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Excitement at shrine over major motion picture, "Cabrini"

Excitement at shrine over major motion picture, "Cabrini"
Excitement at shrine over major motion picture, "Cabrini" 02:52

The opening of a biopic about Saint Frances Xavier Cabrini is bringing interest and excitement to the shrine that remains in her name near Lookout Mountain. 

The film Cabrini is set to open at over 3,000 theaters across the country on March 8. It tells the story of part of her life as she battled to care for immigrants, especially children in New York City.

"I personally was very excited," said Father John Lager, a Capuchin Franciscan Friar who conducts masses at the chapel at the shrine and helps raise funds to keep the work of the Missionary Sisters of the Sacred Heart of Jesus started by Mother Cabrini going. "The movie will capitalize on the story of her arrival in New York and her working with the poor of the ghettos of New York. And you'll see the poverty that's there." 

Rising above a foothills mountain, the statue of the Sacred Heart of Jesus somehow appears taller than 22 feet over its base on top of a mountain that is part of the Mother Cabrini Shrine. 


Visible for miles, it somehow seems greater in stature like Mother Frances Xavier Cabrini was in life. A tenacious though small and often sickly woman, Mother Cabrini became the first person to be canonized in the United States. 

She is the Catholic church's patron saint of immigrants for her work in opening schools and orphanages. She came to the United States, sent by Pope Leo XIII in the late 1800s to help immigrants who were arriving in the United States into abject poverty. 

The film follows that part of her life where she faced opposition from religious leaders in New York. It is less a religious film than one more inspirational and about the opposition she faced as a woman to her tireless efforts.

Fr. Lager is among those shown an advance cut of the movie last year. He recalled a "wonderful scene of her literally walking through the Italian ghettos. And with just such boldness, with her sisters."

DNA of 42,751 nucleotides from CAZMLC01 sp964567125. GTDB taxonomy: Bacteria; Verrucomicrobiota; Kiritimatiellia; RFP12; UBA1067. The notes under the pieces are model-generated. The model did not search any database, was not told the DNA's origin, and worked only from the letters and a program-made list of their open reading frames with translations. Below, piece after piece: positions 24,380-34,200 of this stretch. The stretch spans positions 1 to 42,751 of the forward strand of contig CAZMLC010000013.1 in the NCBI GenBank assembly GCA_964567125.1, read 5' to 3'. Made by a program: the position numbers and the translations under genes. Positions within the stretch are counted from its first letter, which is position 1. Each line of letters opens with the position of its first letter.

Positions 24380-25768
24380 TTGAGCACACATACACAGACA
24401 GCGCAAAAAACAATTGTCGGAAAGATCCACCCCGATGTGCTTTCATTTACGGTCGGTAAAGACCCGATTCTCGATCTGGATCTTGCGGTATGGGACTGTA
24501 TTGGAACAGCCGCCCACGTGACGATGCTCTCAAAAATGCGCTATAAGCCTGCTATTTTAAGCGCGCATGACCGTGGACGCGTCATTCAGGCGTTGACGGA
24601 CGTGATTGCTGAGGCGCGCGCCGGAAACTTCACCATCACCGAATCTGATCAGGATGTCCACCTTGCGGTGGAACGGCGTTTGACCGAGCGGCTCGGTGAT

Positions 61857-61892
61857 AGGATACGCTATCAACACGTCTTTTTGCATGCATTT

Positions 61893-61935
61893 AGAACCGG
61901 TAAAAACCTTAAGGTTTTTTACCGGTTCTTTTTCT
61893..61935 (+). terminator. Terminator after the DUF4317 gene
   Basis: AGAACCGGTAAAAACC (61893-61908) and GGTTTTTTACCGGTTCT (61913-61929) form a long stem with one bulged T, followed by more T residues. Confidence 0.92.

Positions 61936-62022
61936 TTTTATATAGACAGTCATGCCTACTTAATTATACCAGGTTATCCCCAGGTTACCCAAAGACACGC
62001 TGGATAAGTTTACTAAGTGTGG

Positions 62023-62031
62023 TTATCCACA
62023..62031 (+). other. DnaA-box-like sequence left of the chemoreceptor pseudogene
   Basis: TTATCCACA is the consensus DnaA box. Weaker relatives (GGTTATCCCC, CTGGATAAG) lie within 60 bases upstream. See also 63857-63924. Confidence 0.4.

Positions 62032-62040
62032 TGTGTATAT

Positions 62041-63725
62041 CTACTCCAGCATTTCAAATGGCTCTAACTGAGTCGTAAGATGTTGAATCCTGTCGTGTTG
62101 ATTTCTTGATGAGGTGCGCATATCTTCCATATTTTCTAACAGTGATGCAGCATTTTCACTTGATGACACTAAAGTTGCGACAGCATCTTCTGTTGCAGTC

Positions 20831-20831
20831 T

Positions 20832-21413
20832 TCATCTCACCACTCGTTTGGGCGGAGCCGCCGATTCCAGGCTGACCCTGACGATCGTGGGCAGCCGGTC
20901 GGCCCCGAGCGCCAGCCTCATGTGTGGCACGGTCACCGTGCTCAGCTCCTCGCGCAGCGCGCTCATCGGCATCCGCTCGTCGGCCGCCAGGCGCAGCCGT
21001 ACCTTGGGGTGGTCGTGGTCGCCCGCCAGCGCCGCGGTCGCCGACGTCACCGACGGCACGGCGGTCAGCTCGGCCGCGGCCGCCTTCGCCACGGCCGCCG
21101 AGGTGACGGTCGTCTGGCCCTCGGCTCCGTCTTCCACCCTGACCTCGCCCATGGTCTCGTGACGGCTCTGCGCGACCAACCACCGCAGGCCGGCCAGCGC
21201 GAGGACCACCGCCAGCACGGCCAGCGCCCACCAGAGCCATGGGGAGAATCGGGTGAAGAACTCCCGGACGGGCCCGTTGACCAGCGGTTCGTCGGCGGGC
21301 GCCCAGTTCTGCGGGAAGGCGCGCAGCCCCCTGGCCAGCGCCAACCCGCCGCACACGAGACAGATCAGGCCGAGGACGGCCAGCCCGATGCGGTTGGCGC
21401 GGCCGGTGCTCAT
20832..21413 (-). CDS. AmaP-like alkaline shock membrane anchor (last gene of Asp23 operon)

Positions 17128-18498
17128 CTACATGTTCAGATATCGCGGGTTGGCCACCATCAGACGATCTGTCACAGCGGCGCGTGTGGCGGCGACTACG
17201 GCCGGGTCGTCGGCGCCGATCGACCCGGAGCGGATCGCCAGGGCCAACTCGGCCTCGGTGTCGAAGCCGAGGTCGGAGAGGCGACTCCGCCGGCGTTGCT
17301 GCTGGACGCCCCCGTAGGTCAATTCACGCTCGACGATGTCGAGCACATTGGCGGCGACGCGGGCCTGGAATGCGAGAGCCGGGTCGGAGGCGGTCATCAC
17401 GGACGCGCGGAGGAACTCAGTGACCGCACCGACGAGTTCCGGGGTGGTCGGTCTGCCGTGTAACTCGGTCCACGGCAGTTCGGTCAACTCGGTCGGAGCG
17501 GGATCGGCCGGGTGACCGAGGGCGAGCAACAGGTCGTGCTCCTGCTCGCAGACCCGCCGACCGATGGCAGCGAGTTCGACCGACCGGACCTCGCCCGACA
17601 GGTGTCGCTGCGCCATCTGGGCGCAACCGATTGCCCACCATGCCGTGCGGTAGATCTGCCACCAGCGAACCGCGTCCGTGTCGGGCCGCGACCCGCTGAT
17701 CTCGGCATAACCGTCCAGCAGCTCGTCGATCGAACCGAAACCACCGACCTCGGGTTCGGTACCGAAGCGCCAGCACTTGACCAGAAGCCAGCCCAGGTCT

The shrine's executive director JoAnn Seaman has also seen the advance screening. 

"She started schools and orphanages and helped so man of the Italian families that were in dire need," Seaman said. 


In Colorado, many Italians came to do dangerous work in the mines. Often it was children of miners who were killed who would end up in the orphanage, which was located at present day I-70 and Federal Boulevard.

It was torn down years ago after orphanages were closed in favor of a transition to foster families. In 2020, Colorado lawmakers voted to honor her with a state holiday in October, replacing Columbus Day. 

The shrine was created after she was canonized in the 1940s, from property where she founded a camp.  

Her time in Colorado is not part of the film, but increased attention to the story of Mother Cabrini may well lead to increased visits at the shrine, which already has over 100,000 visitors a year. 

Already with the buzz about the movie, there has been an increase in visits at the Cabrini Shrine in New York City, with talk about the movie there. Seaman does not worry about a big increase in visitors with the movie coming out. 


"That would be a good problem to have," said Seaman. 

The advance cut she saw seemed accurate. And while there are cinematic liberties with the story, Cabrini could renew interest in a remarkable and powerful woman of faith.

"This is not her whole life of holiness, but it captures her indominable spirit. So it's just a really beautiful thing," said Fr. Lager.

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